[e2e] Why do we need TCP flow control (rwnd)?

John Day day at std.com
Fri Jun 27 18:31:05 PDT 2008

At 10:22 -0700 2008/06/27, Ted Faber wrote:
>On Fri, Jun 27, 2008 at 08:04:43AM -0400, John Day wrote:
>>  The definitions I have come to use are:
>>  Flow control is a feedback mechanism colocated with the resource
>>  being controlled.
>>  Congestion control is a feedback mechanism not co-located with the
>>  resource being controlled.
>>  And there in lies the rub.
>For TCP this is a key distinction.  I'm going to pick nits below, but
>I agree that the difference in information age and accuracy is key to
>the function of these components in TCP.
>However, with things like ECN (or re-ECN or XCP) it gets fuzzier.  And
>if you get outside TCP one might use a strict reservation policy to
>avoid congestion (stop-and-wait queueing anyone?), which isn't feedback
>at all.

Well, strictly speaking it is. ;-)  Not very interesting feedback. 
You can't send until there is an ack.  No ack, retransmit.

>There is a distinction in goals between the two in addition to the
>distinction in mechanism.

True.  I wasn't trying to claim that was all there was to say! ;-) 
Just the seminal property.

Although, a good textbook is process control would tell you that you 
should always put the feedback as close to the resource to be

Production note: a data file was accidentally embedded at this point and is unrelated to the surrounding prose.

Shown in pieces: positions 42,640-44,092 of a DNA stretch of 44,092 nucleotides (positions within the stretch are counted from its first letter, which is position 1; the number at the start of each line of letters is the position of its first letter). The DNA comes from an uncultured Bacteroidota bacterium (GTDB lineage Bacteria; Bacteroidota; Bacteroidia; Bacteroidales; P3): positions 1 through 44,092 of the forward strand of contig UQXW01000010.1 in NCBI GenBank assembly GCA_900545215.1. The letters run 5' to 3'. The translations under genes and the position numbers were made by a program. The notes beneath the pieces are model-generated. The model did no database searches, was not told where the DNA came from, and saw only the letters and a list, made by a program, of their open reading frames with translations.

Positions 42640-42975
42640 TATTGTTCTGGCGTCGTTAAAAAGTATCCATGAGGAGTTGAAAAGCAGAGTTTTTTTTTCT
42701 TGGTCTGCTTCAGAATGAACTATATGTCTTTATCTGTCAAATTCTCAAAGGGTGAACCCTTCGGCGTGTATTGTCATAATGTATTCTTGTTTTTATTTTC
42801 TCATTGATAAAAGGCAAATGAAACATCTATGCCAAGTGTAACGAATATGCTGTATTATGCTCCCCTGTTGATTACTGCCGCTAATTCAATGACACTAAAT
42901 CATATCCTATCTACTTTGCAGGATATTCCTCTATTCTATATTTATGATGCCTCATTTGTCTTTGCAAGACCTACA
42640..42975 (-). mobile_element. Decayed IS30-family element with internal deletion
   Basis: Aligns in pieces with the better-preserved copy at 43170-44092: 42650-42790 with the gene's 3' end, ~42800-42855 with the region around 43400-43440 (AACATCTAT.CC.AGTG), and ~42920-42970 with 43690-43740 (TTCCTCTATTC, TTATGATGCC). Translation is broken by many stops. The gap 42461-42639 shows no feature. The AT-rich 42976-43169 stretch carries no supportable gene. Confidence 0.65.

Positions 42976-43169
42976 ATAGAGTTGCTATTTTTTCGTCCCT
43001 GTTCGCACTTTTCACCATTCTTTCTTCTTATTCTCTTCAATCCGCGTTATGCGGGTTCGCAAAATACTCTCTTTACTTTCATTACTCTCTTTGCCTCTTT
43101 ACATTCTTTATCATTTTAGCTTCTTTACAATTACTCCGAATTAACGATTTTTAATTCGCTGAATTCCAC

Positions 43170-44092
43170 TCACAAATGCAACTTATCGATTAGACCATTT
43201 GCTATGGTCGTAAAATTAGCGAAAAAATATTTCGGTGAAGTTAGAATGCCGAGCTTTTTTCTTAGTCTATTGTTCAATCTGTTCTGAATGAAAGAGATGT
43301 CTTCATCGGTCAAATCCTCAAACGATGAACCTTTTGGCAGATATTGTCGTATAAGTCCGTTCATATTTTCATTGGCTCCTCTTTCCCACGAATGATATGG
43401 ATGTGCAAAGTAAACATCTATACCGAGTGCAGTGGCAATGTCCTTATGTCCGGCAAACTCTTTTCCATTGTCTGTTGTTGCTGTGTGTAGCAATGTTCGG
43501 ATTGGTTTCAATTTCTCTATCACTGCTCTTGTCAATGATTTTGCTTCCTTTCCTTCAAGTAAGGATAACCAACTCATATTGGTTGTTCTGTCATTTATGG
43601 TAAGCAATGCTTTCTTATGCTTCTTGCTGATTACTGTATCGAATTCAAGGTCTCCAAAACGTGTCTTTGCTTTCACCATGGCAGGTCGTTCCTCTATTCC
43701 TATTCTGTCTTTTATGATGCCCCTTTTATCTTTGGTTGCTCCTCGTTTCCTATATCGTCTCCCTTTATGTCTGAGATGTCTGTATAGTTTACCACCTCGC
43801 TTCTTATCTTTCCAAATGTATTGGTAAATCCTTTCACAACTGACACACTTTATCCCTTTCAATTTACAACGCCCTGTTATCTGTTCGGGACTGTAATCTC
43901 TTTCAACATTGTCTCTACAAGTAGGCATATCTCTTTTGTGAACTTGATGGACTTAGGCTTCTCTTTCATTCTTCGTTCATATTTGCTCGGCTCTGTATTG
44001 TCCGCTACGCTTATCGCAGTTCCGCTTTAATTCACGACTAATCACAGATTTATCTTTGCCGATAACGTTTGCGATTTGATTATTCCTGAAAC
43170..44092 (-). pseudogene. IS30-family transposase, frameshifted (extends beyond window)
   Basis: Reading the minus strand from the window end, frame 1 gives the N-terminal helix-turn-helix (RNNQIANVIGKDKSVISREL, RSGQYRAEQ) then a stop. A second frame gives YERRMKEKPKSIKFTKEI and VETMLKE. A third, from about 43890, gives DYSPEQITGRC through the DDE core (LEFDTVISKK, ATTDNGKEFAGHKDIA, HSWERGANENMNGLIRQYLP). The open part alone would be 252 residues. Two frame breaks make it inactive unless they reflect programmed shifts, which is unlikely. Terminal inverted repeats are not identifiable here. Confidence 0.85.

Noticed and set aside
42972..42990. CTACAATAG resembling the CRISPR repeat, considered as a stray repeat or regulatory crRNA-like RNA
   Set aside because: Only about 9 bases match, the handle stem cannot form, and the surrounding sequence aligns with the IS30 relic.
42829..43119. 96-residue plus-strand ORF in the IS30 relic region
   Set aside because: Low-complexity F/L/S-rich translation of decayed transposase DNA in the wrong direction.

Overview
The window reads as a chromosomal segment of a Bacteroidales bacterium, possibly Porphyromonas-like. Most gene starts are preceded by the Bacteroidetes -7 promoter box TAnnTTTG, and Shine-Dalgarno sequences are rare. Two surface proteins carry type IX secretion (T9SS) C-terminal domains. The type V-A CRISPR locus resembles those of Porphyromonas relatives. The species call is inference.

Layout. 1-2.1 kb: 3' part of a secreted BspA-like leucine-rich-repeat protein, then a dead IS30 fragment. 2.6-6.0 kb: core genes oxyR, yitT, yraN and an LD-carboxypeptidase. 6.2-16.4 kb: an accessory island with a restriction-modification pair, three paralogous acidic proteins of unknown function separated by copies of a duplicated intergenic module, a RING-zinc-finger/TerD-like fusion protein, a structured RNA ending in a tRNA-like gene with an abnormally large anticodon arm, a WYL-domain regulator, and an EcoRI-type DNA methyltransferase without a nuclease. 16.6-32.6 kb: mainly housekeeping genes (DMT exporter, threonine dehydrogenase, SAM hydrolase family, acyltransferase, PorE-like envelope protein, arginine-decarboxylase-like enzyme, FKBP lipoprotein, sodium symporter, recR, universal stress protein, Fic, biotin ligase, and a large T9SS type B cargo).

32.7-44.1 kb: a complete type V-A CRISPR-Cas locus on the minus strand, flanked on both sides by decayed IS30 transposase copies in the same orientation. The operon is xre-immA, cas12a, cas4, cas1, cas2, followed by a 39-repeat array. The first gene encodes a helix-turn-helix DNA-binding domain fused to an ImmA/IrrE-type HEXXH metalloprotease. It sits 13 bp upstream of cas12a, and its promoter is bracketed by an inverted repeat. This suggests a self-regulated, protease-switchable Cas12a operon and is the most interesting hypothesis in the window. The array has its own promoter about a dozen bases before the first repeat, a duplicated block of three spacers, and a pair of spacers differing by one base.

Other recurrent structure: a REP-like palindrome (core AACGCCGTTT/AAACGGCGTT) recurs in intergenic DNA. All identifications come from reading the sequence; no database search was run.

controlled as you can get it.  It is just not practical sometimes. 
And it is also good to have . . . shall we say, a little slop in the 
system.  ;-)  For safety.  Too much control is as bad as too little.

>Flow control is 2 endpoints cooperating to properly use a
>connection-specific resource (specifically receive buffers).
>Congestion control is an unknown number of players trying to avoid
>exhausting shared resource(s) and compromising everyone's connectivity.

In some cases, this is true.

>The goals are different -  efficiency vs. safety.

Well, ;-) safety is in the eye of the beholder.  Flow control can be 
just as much for safety as efficiency, especially with pooled buffers.

>In TCP an endpoint makes it's congestion control decisions using
>feedback based on a time-shifted sample of network buffer state.  And I
>agree with you: therein lies the rub.

Strictly speaking, flow control is time shifted as well. By the time, 
information gets to the sender it is out of date and may be wrong 
(something unexpected may have happened back at the receiver).  With 
congestion control, things are much more out of date and hence even 
more chance that information could be very wrong.

If something can go wrong in the meantime, it will!  ;-)

But largely I think we agree.

>Ted Faber
>http://www.isi.edu/~faber           PGP: http://www.isi.edu/~faber/pubkeys.asc
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